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- GDP (PPP):
- $246.9 billion
- 6.0% growth
- 5.4% 5-year compound annual growth
- $14,391 per capita
- Inflation (CPI):
- FDI Inflow:
Kazakhstan’s economic freedom score is 63.3, making its economy the 69th freest in the 2015 Index. Its score has decreased by 0.4 point since last year, with declines in property rights and business freedom outweighing a modest combined improvement in half of the 10 economic freedoms, including trade freedom, labor freedom, and freedom from corruption. Kazakhstan ranks 11th out of 42 countries in the Asia–Pacific region, and its overall score is above the world and regional averages.
With strong fiscal restraint, low taxes, and stabilizing monetary policy, Kazakhstan has made steady gains in economic freedom. Over the past five years, its Index score has advanced by 1.2 points with improvements in fiscal freedom, government spending, monetary freedom, and investment freedom.
Kazakhstan’s transition to a market-led economy has been steady, but further reforms are necessary to solidify past gains. Its overall investment and trade regime remains relatively closed to foreign investors compared to regional and global peers. The judiciary lacks statutory independence and is subservient to the executive branch. Corruption is prevalent and reaches into all branches of government.
In May 2014, Kazakhstan signed a treaty with Russia and Belarus to bring the Eurasian Economic Union into being on January 1, 2015. The EEU will have a GDP of $2.7 trillion and a population of 170 million. President Nursultan Nazarbayev, whose rule began in 1989 when Kazakhstan was still a Soviet republic, won a fifth five-year term in 2011 and is likely to stay in power until at least the end of his term in 2016. The opposition is marginalized, and the lack of a succession plan creates longer-term political uncertainty. Production in the giant Kashagan oil field off the northern shore of the Caspian Sea is expected to begin by 2016 and could help Kazakhstan extract 3 million barrels per day by 2030. Kazakhstan is also the world’s largest producer of uranium.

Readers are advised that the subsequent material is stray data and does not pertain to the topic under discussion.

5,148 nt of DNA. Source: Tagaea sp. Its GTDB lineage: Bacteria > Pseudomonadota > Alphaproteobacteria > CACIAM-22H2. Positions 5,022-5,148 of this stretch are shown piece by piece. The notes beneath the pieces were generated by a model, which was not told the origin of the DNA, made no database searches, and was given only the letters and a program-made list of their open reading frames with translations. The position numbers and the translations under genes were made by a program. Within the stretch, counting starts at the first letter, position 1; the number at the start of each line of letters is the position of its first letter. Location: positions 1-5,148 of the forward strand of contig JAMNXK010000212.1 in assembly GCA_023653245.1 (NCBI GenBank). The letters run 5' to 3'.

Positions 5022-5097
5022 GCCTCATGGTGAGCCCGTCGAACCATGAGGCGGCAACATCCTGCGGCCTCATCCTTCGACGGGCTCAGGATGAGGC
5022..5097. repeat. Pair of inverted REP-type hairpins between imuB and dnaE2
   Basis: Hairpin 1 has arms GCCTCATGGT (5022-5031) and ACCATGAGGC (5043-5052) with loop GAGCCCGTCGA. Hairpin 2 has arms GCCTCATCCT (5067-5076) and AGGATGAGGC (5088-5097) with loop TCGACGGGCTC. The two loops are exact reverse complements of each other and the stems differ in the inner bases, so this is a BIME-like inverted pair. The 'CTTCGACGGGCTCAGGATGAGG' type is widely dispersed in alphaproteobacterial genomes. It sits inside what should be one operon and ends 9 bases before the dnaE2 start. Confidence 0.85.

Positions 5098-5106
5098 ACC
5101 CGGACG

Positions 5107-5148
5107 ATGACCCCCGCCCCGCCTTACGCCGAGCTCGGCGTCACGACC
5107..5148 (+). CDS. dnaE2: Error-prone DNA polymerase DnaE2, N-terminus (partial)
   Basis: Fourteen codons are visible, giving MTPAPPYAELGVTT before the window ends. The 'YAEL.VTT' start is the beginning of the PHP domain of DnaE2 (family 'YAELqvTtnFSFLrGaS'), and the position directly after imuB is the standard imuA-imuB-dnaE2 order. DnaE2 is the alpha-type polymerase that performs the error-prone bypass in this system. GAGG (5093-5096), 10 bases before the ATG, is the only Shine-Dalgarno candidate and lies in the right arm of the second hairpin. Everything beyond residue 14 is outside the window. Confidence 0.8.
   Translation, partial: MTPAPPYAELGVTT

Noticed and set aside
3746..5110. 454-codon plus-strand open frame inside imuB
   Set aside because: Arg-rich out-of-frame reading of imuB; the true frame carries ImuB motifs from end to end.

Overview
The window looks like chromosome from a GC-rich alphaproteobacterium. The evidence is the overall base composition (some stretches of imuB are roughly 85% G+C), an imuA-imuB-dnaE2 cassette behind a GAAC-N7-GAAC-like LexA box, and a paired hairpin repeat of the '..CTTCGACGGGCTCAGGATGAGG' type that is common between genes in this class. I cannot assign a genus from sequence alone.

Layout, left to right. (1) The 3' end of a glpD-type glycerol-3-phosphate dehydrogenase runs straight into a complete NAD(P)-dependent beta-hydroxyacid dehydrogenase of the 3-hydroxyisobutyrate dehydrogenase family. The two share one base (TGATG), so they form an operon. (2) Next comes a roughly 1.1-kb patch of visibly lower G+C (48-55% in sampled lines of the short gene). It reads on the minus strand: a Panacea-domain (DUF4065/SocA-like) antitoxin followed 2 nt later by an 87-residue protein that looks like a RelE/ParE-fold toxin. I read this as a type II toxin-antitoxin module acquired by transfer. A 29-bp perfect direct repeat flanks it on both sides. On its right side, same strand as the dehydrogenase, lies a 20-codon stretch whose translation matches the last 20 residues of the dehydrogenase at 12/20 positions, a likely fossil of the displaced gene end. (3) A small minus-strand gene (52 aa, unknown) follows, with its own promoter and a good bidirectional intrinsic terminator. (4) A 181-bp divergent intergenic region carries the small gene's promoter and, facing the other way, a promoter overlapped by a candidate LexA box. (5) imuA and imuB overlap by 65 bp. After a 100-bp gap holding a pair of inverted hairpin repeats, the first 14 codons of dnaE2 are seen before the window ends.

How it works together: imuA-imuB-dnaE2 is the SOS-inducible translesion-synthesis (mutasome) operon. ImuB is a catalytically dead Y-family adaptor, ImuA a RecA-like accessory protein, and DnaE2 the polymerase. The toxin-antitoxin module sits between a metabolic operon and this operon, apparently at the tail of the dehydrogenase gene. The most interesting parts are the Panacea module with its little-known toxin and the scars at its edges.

Corruption pervades public services, the judiciary, the security forces, and the economy generally. It also contributes to capital flight. Kazakhstan fell by seven places in the 2013 Corruption Perceptions Index, ranking just 140th out of 177 countries. New procedures were introduced in 2014 to expedite property transfers and registration, but courts lack the capacity to protect property rights effectively.
The top individual income tax rate is 10 percent, and the top corporate tax rate is 20 percent. Other taxes include a value-added tax and excise taxes. Overall tax revenues equal 13.5 percent of domestic production. Oil revenues contribute to public expenditures that total 22.4 percent of domestic output. Public debt equals approximately 14 percent of gross domestic product.
No minimum capital is required to start a company, which takes six procedures and 10 days, but obtaining necessary operating permits requires over five months on average. The labor market needs more flexibility to accommodate rapid economic transformation. Monetary stability is well maintained, but the government subsidizes agriculture and imposes price controls on fuel.
Kazakhstan’s average tariff rate is 3.0 percent. Kazakhstan is working to join the WTO, but non-tariff barriers impede imports of agricultural products. Government procurement processes can favor domestic firms. Foreign investors may not purchase agricultural land. The financial sector is dominated by banks in which the government holds considerable ownership. Nonperforming loans account for over 30 percent of total assets.